By Peter Rutherford
LAS VEGAS, Nevada (Reuters) - The Ultimate Fighting Championship comes crashing into the homes of mainstream America next week when its TV network deal kicks into life and, while U.S. revenues remain the UFC's lifeblood, CEO Lorenzo Fertitta is banking on global growth to secure the long-term future of the organization.
"We've really been doing a lot of work in China and that's going to be a longer-term investment but we are going to dip our toe in the water with an event in Macau," said Fertitta, who with his brother Frank co-owns the Las Vegas-based Station Casinos.
"It's just a matter of finding the right date that works with our television deals around the world. That should be happening in 2012.
"Singapore is another market that we have been focusing on. We know it's a growing market .... so a UFC event there probably in 2013," he said, adding that the Marina Bay Sands casino-resort was being eyed as the venue.
Once banished to broadcasting backwaters, the UFC now beams to more than 130 countries worldwide, while the seven-year multi-media deal with Fox signed in August will net it between $90-100 million in rights annually.
Crucially, the landmark deal represents an opportunity for the UFC to show the 'extreme makeover' it has undergone since the Fertitta brothers bought the struggling company for $2 million in 2001.
For some, mixed martial arts still evokes negative images of bloodlust and unfettered violence thanks to the early events, which the previous owners had marketed as more spectacle than sport, said Fertitta.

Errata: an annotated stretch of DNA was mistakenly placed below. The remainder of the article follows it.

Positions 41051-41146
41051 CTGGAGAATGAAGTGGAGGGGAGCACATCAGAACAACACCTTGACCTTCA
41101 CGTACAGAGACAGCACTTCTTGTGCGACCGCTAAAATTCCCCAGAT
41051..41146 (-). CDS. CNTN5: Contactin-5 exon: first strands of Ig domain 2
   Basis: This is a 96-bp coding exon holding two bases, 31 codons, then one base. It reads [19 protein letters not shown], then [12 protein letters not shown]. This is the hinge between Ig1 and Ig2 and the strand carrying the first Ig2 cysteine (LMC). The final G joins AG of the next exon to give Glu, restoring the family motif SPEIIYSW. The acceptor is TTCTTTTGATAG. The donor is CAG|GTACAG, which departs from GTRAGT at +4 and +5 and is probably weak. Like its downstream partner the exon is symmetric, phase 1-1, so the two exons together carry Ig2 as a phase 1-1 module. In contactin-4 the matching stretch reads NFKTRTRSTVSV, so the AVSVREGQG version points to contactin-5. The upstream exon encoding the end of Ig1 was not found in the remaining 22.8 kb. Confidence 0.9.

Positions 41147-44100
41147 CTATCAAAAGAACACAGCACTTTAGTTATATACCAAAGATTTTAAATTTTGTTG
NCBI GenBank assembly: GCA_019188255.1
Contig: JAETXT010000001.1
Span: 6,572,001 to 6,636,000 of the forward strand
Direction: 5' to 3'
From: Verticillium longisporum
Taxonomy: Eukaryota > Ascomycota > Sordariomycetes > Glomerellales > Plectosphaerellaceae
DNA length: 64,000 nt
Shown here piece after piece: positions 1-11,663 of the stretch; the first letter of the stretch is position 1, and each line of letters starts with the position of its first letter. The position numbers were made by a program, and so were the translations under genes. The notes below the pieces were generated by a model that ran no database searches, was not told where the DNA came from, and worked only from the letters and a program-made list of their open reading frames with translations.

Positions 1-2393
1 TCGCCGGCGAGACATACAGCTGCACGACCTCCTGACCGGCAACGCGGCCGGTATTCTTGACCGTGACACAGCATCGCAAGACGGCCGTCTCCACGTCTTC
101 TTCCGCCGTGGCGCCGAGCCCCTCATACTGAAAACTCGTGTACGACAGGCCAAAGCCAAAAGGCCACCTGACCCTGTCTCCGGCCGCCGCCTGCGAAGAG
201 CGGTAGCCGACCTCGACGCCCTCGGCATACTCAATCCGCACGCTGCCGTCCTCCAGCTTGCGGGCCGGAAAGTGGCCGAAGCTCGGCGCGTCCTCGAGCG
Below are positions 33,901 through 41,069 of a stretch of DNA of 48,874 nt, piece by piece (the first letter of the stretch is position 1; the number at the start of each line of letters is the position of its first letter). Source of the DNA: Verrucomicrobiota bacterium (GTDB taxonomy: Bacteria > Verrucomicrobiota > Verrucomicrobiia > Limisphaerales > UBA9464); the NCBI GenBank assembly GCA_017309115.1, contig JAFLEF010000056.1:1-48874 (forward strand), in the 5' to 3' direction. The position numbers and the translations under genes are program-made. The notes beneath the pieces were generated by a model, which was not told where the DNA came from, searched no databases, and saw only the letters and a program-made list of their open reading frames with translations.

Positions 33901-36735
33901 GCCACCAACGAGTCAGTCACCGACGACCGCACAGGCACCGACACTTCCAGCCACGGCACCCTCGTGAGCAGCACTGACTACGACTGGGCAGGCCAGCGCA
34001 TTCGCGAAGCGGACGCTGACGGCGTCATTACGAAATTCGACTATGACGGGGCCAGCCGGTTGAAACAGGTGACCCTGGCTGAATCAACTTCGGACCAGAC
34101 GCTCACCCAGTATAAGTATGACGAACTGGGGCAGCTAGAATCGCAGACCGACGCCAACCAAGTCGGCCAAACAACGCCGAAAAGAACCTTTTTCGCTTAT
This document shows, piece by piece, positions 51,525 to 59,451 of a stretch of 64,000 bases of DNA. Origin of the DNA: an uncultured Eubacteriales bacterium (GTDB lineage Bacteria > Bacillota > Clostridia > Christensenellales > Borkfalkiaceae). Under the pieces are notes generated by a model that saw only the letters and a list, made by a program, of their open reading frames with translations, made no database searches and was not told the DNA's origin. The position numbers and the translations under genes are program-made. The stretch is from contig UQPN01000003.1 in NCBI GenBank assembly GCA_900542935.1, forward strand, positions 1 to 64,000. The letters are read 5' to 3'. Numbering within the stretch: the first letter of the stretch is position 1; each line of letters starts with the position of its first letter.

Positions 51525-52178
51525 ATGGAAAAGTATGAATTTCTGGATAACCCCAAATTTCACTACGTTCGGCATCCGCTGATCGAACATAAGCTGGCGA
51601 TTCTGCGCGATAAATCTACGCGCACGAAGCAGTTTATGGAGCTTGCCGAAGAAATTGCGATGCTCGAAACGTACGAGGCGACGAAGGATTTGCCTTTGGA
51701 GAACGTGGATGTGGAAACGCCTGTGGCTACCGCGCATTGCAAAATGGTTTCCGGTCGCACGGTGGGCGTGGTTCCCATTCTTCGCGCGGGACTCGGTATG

"Tune in to see someone get hurt" was how he described their approach. Several U.S. states, including New York, still refuse to sanction MMA.
"When we bought the UFC in 2001 it was basically a broken business, on the verge of going away," he said. "It was probably one of the most tainted brands out there and when we bought the company all of our advisers thought we were crazy.
"But while it was tarnished, there was still a broad awareness of what the UFC was and we thought it was still a very valuable brand."
Ten years on, the belief shown in the UFC by the Fertittas and its effusive president Dana White appears to have been justified.
"When we started the company back in 2001 we had four employees. Now we have close to 300 in offices in Las Vegas, Toronto, Beijing and London and we're looking to add offices in Sao Paolo and potentially Mumbai over the next year," said Fertitta.
"We were doing 30,000-40,000 pay per views annually when we bought the UFC, now we're the biggest PPV provider in the world, we'll do around closer to seven million now.
"So obviously the business has grown exponentially."
While Fertitta rates the 55,000-sellout at Toronto's Rogers Center and their Rio de Janeiro debut this year as the UFC's most successful international events, he said Asia had the potential to deliver similar success.
"Our goal is to have revenues split 50-50 between North America and the rest of the world in the next five years," he said. "We have explosive growth in Brazil, and that has now become our number three market, but we are looking to Asia to have that same explosive growth."
Cracking China's complicated market could prove difficult, despite the country's long history of martial arts.
"In China I think that is going to be the spark that we need to move that market," said Fertitta, adding that the UFC was working to foster talent there.
"One of the things we're doing is bringing a handful of Chinese fighters over here for a month to train in Las Vegas, giving them access to the gyms and other resources here.
"Among a population of a billion people there's got to be someone that can fight," he added with a laugh. "And it's our job to find him."
(Editing by Nick Mulvenney)